The reason for the break in the colour of the road on the map was that the uncoloured parts were unmetaled, or as they say here unsealed. It was not tarmac but a gravel road. We had joked about the lines from the Neil Young song “where the tarmac turns to sand” well here it was. There were some short metaled bits of road but just where there were some groups of habitation or a cattle grid. Mostbof it was gravel.
I drove on, largely down the middle of the road whose condition varied and we were bumped about from side to side, sometimes alongside the lake mindful of how easy at speed it would be to lose contol and direct the van into the lake. At the same time trying to keep the speed up to make Hobart, sometimes in the rain, sometimes in the sun. Then a new danger appeared, the wind came up. As we moved away from the lake the vegetation which had been ever present thinned out then disappeared and there was just the occasional tree with grass blowing in the wind. Then we were back next to the lake with the wind and I was still fighting the wind. Just as I thought we had reached the end of the plateau and were heading downwards we were back in a large exposed expanse and I was fighting the wind.  This lasted for more than half an hour. Plateau after pleateau. Fighting with the wind, fighting with the wind. The wind was to remain strong and I had to wrestle with it all the way to Hobart.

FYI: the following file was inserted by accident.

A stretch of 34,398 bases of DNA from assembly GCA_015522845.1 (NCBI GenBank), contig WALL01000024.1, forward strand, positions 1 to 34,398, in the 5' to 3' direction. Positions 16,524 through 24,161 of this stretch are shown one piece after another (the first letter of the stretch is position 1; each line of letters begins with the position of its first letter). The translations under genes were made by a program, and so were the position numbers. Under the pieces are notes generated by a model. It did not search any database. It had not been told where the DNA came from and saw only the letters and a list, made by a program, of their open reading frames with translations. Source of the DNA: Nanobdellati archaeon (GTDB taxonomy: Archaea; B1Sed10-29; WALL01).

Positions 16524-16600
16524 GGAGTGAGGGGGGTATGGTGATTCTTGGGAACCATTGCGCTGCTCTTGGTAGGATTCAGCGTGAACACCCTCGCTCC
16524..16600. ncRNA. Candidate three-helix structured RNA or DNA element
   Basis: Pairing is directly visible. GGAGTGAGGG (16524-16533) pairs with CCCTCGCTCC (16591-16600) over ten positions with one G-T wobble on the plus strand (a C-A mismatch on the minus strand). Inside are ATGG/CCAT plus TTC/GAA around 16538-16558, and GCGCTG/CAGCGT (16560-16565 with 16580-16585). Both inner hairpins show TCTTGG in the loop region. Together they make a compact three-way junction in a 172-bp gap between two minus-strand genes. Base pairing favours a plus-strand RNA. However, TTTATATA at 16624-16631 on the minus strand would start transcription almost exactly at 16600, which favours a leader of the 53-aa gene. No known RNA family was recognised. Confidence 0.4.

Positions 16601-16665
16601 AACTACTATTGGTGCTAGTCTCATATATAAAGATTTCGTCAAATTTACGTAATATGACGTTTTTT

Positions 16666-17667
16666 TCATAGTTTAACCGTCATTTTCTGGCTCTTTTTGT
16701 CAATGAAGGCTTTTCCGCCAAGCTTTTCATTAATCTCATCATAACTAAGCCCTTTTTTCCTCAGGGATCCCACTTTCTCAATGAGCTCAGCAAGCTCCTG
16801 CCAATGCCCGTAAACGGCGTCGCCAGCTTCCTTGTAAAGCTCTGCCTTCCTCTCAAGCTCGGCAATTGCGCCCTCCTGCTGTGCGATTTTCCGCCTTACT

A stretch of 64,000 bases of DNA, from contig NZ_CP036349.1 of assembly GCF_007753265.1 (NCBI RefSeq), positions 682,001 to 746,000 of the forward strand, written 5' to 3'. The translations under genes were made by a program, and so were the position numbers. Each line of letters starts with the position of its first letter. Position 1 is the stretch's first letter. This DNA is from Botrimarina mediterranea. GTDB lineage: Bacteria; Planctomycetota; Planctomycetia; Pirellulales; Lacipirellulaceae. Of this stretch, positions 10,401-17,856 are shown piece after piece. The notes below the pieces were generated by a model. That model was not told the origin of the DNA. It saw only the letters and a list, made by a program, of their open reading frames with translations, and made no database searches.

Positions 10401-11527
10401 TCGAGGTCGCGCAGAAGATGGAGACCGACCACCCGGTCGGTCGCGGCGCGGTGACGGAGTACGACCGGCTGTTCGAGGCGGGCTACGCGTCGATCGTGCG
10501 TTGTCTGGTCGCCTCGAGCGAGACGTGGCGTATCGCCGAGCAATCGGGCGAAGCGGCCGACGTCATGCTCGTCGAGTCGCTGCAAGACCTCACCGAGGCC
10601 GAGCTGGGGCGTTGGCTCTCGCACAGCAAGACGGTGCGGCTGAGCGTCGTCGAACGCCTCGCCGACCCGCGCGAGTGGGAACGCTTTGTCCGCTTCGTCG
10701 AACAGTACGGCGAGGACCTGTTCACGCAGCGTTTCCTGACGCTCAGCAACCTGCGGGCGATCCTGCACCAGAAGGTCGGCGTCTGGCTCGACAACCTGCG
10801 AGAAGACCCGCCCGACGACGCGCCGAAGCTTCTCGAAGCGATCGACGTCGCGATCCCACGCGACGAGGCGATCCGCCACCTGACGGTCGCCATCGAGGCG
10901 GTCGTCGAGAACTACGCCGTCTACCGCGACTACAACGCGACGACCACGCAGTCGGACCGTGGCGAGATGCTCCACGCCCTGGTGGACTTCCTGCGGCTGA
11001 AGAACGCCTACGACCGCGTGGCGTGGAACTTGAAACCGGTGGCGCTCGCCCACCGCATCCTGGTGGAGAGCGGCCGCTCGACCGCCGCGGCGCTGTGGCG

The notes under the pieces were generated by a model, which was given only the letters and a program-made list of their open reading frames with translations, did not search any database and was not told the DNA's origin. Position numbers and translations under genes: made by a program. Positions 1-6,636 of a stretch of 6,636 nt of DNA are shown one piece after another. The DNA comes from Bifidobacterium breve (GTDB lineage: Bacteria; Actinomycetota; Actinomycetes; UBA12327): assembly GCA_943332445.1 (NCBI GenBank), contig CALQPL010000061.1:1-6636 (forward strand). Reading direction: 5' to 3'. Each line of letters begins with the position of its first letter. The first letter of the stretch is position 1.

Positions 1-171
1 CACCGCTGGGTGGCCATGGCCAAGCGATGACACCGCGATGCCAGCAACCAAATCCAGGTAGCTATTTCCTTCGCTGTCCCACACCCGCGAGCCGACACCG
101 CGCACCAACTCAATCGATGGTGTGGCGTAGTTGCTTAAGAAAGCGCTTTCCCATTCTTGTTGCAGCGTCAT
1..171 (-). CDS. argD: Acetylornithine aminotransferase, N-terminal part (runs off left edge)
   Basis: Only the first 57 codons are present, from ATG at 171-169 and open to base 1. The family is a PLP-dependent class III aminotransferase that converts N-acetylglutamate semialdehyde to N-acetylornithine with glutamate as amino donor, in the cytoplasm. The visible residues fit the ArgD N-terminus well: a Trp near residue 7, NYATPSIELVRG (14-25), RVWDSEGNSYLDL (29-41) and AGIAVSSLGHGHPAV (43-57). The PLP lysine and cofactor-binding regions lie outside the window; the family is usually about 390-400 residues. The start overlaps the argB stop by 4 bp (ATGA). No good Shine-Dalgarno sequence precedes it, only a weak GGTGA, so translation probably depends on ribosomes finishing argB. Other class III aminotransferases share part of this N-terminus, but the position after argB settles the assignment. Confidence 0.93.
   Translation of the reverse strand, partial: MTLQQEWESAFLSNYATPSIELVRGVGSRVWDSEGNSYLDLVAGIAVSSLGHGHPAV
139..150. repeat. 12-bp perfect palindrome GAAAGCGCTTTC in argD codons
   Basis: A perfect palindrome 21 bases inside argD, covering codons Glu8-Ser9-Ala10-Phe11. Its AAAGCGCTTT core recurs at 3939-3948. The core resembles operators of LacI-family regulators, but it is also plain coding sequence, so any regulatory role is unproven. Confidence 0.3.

Slowly the longed for relief came. We descended. This brought its own problems of fighting the wind and trying to prevent the van getting so fast on steep parts of the descent that control was lost.
Descent, speed, wind, descent, speed, wind. Finally we came to Bothwell and a psychic barrier had been passed. From now on the road was metaled and the worst was behind us and it was still light. Would we get to Melton Mowbray whilst the light held? On the much improved road surface, and, despite still fighting the wind, the 20 kilometres went by relatively fast and, after leaving the builtup area, we turned onto the Midland Highway, the main north-south road on the island and the speed picked up, but there was still the ever-present fight with the strong wind.
We made it into Hobart and, with a few wrong turns, made the Treasure Island campsite we were headed for and were able to go out and eat at the awful Granada Tavern, do not go there if in Hobart it is awful. But we were just so hungry we wolfed down what they put in front of us, called my Mum to wish her a happy birthday, spoke to my brother then went to sleep.

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A day of contrasts

20/11/2011

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A day that began with us waking to the sound of rain drumming on the roof of the van ended with us walking in the sea in strong sunshine.